I confess there are several parts of this Constitution which I do not at present approve, but I am not sure that I shall never approve them. For having lived long, I have experienced many instances of being obliged by better information, or fuller consideration, to change opinions even on important subjects, which I once thought right, but found to be otherwise. 

—Benjamin Franklin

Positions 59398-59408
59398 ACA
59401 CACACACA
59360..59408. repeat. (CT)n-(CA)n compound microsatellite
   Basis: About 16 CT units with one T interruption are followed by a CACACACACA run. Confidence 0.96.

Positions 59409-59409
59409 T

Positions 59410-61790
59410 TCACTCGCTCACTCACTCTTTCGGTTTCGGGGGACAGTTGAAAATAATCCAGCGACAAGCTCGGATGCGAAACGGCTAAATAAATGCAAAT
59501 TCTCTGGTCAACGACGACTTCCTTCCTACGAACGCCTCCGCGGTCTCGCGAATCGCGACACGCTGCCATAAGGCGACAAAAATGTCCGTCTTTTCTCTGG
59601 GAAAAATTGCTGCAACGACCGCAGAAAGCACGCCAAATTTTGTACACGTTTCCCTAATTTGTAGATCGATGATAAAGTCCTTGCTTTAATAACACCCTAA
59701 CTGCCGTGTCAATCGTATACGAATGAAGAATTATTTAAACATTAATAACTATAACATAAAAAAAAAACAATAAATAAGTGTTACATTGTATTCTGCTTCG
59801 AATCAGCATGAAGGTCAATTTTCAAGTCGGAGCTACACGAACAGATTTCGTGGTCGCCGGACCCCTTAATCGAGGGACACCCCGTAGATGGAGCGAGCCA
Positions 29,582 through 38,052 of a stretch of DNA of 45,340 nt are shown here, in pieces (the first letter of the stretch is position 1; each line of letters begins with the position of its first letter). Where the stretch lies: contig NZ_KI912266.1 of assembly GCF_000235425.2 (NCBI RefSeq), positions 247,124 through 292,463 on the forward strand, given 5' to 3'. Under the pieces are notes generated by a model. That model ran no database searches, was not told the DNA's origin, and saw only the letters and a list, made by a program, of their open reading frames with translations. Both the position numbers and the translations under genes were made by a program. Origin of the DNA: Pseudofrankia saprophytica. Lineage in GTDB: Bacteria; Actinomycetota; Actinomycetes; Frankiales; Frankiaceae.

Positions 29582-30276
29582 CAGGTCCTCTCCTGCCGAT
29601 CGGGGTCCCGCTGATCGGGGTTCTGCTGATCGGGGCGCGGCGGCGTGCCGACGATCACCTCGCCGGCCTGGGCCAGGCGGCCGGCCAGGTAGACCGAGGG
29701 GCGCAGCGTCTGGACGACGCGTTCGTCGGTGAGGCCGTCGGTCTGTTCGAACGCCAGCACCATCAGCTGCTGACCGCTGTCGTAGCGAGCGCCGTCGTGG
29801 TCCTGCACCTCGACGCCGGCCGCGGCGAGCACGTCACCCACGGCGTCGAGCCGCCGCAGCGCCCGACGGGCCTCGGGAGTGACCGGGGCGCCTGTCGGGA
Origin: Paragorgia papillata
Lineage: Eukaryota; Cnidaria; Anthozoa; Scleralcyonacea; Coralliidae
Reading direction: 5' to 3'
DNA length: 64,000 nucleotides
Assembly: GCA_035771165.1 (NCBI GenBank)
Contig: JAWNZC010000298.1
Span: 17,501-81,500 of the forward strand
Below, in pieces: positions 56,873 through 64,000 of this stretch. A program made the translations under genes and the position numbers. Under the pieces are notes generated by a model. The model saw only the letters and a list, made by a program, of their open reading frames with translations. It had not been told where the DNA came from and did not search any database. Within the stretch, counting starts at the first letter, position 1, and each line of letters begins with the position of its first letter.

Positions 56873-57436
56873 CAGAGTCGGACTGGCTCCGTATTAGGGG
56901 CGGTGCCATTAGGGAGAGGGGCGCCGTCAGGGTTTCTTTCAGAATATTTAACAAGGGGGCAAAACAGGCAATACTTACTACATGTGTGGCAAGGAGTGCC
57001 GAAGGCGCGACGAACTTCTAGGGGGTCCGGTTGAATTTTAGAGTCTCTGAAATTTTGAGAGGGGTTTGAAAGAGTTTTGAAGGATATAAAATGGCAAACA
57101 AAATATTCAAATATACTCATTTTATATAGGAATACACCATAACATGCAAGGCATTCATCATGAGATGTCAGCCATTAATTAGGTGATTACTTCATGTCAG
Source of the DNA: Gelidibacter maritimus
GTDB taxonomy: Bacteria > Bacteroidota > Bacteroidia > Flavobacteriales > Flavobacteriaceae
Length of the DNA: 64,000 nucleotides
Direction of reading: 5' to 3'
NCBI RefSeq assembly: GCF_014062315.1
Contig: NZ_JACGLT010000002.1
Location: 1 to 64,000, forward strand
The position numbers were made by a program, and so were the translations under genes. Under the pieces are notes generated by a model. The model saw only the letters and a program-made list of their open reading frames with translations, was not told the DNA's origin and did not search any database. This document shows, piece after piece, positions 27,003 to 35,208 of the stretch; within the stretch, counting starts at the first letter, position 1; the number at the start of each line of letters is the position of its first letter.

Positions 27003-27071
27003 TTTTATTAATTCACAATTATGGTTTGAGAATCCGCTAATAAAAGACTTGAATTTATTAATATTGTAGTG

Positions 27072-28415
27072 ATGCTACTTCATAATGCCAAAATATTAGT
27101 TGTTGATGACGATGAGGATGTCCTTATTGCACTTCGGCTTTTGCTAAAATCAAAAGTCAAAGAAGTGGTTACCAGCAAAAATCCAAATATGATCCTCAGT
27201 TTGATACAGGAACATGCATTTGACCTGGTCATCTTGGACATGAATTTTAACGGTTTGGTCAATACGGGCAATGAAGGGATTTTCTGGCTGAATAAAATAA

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Arguably the most famous mistake in the history of science, geocentrism – the belief that the earth is the center of the universe – held sway in the West from ancient Greece until the late 16th century. This erroneous conviction was supported by basic but misleading sensory observations (to the human eye, the sun appears to revolve around the earth, while the ground beneath us feels stationary), as well as by many religious traditions, including Judeo-Christianity. It took the combined work of the astronomers Copernicus, Galileo, and Kepler – plus about a century and a half of sluggish belief change – for the correct, heliocentric model of the solar system to become broadly accepted.